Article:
“Our garden is worked and cared for by insects and invertebrates, in the soil, under stones, climbing along branches, boring into bark, crawling through the bushes, flying from flower to flower.
Lacewings and ladybirds, honeybees and violet beetles, wasps on the wing and woodlice in the compost heap.
In every way on every day these little creatures work to keep Natures systems moving smoothly and in the process allowing us to live
Billions of individual lives all interacting endlessly as a complex ecosystem and multiple food chain which for the most part we are completely unaware.
It is this invisible and unseen side of Nature that suffers so badly from much of our species methods of chemical driven land management.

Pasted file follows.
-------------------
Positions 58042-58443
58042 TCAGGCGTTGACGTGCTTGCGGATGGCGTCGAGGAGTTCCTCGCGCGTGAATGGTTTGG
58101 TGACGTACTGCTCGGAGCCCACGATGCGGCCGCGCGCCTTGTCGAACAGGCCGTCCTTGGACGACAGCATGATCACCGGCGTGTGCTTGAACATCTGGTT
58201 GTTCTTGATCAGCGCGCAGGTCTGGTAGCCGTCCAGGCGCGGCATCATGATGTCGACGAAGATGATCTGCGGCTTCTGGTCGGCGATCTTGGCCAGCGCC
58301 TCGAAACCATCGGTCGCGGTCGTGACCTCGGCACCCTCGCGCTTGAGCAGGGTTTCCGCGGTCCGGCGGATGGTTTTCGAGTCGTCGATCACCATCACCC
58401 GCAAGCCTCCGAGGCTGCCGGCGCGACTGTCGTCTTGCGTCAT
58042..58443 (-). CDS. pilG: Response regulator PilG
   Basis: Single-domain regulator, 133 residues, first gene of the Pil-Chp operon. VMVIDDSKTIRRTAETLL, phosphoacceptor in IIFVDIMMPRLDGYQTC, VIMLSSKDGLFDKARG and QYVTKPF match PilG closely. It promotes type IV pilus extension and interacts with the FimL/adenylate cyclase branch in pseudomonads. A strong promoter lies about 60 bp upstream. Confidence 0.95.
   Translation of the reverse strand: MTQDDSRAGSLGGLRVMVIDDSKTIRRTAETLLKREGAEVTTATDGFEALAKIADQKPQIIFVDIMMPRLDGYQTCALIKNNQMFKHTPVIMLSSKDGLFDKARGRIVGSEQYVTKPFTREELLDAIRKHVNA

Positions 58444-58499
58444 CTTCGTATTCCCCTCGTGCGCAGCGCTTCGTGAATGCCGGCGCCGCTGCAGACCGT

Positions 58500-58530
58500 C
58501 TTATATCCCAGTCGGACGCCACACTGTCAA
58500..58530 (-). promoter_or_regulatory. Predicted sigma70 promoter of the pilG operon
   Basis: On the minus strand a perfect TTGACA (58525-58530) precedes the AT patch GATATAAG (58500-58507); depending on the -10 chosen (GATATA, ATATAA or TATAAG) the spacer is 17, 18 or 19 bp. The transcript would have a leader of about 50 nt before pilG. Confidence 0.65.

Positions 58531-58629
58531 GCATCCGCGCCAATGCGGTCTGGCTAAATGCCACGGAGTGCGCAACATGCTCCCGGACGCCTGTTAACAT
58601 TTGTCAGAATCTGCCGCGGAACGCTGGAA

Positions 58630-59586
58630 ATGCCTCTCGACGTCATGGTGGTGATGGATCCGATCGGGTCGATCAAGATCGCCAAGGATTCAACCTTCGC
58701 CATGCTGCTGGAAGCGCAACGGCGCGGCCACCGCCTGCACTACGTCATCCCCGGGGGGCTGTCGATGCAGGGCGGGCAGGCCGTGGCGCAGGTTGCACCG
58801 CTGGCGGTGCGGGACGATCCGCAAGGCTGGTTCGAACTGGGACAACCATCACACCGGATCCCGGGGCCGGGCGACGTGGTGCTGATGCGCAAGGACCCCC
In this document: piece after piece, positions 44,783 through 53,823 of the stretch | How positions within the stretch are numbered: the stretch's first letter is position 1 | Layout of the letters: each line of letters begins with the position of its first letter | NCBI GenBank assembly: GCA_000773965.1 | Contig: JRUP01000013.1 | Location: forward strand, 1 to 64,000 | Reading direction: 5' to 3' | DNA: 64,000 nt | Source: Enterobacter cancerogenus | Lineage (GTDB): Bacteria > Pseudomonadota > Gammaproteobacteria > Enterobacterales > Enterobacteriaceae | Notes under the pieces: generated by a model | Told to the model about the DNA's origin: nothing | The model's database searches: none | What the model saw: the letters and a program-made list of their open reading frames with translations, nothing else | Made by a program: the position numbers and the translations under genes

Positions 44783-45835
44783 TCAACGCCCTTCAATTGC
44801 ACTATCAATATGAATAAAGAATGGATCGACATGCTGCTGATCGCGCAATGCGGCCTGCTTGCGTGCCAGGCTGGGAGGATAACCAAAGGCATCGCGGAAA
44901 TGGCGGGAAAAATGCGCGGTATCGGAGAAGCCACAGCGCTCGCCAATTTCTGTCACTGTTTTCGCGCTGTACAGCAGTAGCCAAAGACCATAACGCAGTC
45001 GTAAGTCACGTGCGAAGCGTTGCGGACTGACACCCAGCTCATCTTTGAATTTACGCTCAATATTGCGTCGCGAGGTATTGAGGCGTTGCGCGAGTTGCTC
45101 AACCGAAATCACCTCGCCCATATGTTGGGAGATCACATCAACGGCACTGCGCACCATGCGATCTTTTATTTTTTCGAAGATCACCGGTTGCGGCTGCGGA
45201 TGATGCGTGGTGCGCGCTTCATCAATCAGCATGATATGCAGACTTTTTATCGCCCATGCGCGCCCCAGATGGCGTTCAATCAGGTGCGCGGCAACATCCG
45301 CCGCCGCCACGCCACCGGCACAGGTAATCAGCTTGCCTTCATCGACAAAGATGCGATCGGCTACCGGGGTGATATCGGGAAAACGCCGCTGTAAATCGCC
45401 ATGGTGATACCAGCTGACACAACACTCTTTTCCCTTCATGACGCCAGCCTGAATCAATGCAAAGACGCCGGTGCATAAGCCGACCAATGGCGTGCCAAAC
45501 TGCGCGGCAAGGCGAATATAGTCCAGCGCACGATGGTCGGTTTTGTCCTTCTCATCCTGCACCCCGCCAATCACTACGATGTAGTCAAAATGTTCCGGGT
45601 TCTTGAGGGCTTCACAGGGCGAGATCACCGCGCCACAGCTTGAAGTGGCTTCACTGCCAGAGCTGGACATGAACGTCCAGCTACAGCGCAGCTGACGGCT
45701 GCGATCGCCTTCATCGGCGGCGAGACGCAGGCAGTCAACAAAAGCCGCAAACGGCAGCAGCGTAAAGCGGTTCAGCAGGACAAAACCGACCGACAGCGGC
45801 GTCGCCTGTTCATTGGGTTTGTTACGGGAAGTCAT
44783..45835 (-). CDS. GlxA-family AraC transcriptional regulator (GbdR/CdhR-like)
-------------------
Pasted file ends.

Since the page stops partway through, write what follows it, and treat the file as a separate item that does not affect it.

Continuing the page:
The ripple effect of this damage moves through the soil and food chains like a cancer.
The way in which the garden is cared for is crucial to the survival and further evolution of these natural processes.
Diversity of species, density of planting, growth and spread, pruning and cutting, recycling and reusing of waste material, chemical free Organic preservation.
Underfoot the soil is managed and aerated by a widespread colony of earthworms whose constant tunnelling and eating habits keep the soil active.
On rainy days these little creatures rise to the surface away from the increasing water levels only to find the birds who enjoy eating them waiting for a snack.
This is Nature at work, the most wonderful magic given us for free”
Stephen Mason – Community Gardener